" [...] German scientist Paul Ehrlich was the first to exploit the properties of dyes for the development of chemotherapies. In 1901, Ehrlich became interested in the chemotherapy of trypanosomiasis and tested more than 100 synthetic dyes against Trypanosoma equinum, a species that causes a disease in equids, and T. brucei brucei, which is responsible for Nagana, a disease of cattle. The only dye displaying trypanocidal activity was a benzopurpurine compound named Nagana Red. When trypanosome-infected mice were treated with Nagana Red, parasites became undetectable in the animals for a short period and the treated mice survived 2 days longer than control mice (5/6 days versus 3/4 days). Ehrlich thought that the poor efficacy of Nagana Red was due to its low solubility which impaired the absorption of the drug into the bloodstream from the subcutaneous inoculation site. In 1903, Ludwig Benda working for Cassella Farbwerke near Frankfurt synthesised a derivative of Nagana Red, called Trypan Red, with an extra sulphonic acid function and enhanced water solubility. Trypan Red proved to be both curative and prophylactic for T. equinum infections in mice [...]"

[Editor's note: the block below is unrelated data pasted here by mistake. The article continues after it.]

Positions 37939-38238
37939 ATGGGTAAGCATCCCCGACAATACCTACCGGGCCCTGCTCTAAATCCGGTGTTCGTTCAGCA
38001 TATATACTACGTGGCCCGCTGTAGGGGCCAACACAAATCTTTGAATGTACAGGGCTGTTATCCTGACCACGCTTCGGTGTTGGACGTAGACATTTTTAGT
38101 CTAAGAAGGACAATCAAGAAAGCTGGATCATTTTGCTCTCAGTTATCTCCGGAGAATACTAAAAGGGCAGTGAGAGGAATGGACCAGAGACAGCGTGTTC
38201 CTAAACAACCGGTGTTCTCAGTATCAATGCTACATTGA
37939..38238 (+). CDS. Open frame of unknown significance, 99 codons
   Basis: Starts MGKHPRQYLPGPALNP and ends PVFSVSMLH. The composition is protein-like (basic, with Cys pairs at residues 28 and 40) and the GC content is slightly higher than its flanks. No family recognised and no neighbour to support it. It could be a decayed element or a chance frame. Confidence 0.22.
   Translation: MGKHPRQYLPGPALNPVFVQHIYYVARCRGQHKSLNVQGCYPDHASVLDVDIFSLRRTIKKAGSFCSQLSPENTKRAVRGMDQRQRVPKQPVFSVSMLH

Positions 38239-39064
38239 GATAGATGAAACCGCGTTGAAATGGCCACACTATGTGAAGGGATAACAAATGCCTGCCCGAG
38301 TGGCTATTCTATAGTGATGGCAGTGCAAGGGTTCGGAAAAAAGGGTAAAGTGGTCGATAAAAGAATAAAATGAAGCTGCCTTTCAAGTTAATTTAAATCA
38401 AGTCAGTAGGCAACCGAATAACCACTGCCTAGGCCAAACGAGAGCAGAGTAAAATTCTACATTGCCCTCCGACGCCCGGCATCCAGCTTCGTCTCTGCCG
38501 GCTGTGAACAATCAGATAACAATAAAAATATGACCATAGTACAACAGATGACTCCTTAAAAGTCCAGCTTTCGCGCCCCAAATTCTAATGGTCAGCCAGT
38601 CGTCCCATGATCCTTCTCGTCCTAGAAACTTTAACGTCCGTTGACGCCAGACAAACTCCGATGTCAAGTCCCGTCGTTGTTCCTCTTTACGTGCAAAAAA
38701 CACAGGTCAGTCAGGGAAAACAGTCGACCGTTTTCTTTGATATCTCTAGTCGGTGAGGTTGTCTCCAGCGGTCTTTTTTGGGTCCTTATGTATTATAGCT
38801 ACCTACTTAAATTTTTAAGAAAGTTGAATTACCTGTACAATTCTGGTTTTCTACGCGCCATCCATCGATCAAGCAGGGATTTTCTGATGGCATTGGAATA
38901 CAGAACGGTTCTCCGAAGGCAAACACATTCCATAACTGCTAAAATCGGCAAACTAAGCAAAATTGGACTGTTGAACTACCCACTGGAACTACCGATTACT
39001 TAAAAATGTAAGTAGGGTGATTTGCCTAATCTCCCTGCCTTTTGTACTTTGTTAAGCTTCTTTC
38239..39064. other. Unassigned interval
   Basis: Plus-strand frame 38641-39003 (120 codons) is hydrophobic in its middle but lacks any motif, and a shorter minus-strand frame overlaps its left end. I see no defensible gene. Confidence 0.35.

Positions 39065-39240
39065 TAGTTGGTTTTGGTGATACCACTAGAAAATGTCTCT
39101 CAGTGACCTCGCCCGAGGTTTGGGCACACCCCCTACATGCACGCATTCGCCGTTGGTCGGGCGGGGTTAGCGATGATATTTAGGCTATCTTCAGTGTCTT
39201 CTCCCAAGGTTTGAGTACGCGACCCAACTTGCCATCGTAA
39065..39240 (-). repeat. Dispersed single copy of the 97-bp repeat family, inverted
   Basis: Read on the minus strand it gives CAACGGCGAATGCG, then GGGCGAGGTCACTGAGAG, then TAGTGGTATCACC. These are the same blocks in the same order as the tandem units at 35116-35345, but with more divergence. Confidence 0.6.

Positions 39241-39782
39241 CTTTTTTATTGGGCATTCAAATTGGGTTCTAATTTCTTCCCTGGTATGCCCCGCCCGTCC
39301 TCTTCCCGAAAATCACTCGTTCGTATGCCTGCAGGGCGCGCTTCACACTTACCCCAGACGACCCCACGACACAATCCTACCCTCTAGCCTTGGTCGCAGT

And so it was that modern drug discovery was born!